You may fight more than one Cat Spat per turn, but only one per opponent per turn. If you move to a space which borders two or even three other cats, fight them one after the other, in any order you choose. If you lose a fight, you retreat and don't fight any further that turn.

If you begin your turn adjacent to another cat, you may move away without spatting, or you may "cat spat" it.

Cat Spat Example

The Black Cat decides to bully her way by the Grey Cat, who's resting on the pillow. Blackie has a coin from the Toy Mouse space, and must spend it (return it to the Mouse space), so she's at +1. Her opponent didn't move the previous turn, trying to gain EP for resting, so Blackie's at another +1. The Grey Mouser has no bonuses.

Blackie decides not to spend three EP, and the Grey Mouser, who's resting for a good reason, likewise decides not spend any EP. They are not near their home territories, and neither wishes to spend a Purr card. So Blackie has +2 and the Grey Mouser +0.

Blackie rolls a 3: with her +2, that gives her a 5. But the Grey Mouser rolls a 5, so this round is a standoff. Both players roll again, Blackie is still at +2. This time she rolls a 1 and hisses at the dice as the Grey Mouser rolls another 5: the Mouser wins 5 to 3.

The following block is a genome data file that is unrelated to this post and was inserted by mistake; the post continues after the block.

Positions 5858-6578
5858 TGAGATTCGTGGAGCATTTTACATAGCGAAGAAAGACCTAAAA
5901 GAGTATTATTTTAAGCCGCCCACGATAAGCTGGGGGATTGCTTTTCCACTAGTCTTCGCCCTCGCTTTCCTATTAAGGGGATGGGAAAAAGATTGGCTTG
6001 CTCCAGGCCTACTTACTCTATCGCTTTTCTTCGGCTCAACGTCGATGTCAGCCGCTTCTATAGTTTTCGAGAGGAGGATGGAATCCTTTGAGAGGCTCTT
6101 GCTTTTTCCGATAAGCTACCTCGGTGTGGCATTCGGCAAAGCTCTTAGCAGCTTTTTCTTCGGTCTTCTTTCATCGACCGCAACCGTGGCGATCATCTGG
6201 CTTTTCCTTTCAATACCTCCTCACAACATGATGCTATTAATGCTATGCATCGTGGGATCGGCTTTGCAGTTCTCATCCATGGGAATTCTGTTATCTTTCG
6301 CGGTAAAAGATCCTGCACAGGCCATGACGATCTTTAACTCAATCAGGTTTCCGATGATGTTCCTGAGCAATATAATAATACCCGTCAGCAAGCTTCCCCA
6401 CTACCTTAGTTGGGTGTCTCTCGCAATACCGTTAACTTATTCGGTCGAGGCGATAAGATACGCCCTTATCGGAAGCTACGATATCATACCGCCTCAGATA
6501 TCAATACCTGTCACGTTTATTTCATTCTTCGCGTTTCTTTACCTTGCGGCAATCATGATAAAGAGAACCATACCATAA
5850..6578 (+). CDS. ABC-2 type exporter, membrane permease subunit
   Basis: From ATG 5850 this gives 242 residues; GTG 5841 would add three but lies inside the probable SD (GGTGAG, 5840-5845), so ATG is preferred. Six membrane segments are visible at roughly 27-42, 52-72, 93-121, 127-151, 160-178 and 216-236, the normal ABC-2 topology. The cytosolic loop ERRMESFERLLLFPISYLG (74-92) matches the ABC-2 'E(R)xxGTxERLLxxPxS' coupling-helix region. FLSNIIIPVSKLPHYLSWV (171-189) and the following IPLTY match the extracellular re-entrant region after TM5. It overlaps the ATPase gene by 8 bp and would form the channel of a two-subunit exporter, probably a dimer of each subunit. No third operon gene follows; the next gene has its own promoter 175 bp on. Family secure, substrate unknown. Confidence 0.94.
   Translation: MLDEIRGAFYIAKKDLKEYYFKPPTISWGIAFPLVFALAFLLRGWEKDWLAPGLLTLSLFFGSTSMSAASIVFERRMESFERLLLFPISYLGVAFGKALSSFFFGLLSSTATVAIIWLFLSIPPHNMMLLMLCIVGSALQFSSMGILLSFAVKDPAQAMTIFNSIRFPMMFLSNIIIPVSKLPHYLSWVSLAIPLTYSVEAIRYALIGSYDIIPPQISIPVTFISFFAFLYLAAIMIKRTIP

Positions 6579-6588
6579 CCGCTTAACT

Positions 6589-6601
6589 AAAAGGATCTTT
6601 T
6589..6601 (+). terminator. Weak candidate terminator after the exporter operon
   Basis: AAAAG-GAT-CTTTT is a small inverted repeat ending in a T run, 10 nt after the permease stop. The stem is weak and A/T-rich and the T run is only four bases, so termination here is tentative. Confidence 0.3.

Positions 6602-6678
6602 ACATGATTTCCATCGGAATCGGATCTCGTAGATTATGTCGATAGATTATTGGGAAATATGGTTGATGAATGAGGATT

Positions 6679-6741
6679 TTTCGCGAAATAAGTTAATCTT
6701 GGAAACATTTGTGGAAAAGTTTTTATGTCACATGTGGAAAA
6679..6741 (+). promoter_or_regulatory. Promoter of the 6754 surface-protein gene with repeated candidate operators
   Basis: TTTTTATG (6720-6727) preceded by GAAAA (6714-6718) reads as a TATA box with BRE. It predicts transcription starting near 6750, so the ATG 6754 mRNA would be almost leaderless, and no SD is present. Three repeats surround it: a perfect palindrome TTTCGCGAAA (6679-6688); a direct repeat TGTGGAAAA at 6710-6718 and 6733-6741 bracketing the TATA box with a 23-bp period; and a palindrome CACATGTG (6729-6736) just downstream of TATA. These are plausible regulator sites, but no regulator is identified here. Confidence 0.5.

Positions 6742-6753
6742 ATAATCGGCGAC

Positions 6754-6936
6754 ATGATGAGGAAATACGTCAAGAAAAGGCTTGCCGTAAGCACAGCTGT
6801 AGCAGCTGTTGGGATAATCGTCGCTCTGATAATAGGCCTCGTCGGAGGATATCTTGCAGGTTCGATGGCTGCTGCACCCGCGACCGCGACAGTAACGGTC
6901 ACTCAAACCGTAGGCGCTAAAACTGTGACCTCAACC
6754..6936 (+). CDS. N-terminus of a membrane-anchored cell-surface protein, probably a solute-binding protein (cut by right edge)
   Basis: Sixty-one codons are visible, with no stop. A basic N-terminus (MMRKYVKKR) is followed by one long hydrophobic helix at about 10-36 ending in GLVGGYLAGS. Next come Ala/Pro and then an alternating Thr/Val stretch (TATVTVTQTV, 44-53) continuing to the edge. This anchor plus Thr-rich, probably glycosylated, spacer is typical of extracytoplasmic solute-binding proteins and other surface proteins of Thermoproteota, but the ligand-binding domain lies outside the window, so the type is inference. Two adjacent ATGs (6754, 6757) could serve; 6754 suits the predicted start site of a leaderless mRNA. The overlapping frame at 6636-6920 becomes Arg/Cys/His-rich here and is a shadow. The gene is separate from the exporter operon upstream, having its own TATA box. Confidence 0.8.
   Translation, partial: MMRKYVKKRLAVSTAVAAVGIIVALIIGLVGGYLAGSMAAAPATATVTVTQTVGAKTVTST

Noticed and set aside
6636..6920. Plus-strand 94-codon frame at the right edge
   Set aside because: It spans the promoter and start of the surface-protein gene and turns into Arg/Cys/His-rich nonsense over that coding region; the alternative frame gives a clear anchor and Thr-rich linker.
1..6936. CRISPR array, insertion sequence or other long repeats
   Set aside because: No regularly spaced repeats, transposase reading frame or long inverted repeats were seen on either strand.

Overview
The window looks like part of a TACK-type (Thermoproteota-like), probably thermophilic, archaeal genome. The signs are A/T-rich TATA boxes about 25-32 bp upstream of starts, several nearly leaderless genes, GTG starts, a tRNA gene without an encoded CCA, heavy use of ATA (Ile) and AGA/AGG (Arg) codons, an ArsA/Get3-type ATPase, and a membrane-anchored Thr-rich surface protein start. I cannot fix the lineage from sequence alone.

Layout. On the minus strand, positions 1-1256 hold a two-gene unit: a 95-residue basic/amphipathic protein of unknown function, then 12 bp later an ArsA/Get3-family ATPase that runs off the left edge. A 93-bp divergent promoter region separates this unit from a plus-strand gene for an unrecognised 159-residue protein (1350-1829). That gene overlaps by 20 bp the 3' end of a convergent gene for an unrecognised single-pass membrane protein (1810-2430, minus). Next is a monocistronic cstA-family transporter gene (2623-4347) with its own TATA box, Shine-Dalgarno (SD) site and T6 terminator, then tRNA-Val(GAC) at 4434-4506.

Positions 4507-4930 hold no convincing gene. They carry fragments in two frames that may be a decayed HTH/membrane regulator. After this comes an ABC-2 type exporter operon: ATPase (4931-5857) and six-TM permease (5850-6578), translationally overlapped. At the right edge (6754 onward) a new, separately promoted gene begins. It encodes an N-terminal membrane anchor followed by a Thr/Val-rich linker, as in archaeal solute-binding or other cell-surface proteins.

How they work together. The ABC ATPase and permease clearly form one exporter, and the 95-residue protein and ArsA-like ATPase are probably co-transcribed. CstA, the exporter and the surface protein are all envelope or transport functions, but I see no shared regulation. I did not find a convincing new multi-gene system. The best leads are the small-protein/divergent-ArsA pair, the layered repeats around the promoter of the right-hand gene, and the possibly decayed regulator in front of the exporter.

The Mouser retreats Blacking to any adjacent space, choosing the space Blackie came from since it's the least desirable space to be on, and the Mouser doesn't want to occupy it. The Grey Mouser retains the pillow, and will indeed win 3 EP for resting - Blackie was a pushover. However, since his score wasn't double her score, he does not take a coin from the Toy Mouse space - she wasn't that much of a pushover.


A five-player game can drag a bit, for a few reasons:

  • too many rooms to visit,
  • too many cats trying to use the same corridors at the beginning, and
  • too much fighting at first.
So here are some suggestions to alleviate those problems, in order:

Shorter Course

Deal out the Race Order Layout cards as usual. When all ten are dealt out, remove the cards with the second appearance of each cat, so only five rooms are remaining in the race order layout, each with a different cat on it. In this case, the race isn't over until all five rooms have been visited in order, and you return to your starting cushion.

Bidirectional Race

A cat may start at either end of the Race Order Layout. Those starting from the last room card dealt should use their "Purr" card markers upside down so all can see easily which cat is going in which direction. This should relieve the opening congestion quite a bit.

Smaller "Personal Space"

You can walk by another cat without Spatting. To instigate a Cat Spat, you must move directly onto another cat's space.


Only fair to tell you that parts of these rules were inspired by Hare and Tortoise, Deep Space Navigator, Desperado, and Hordes of the Things.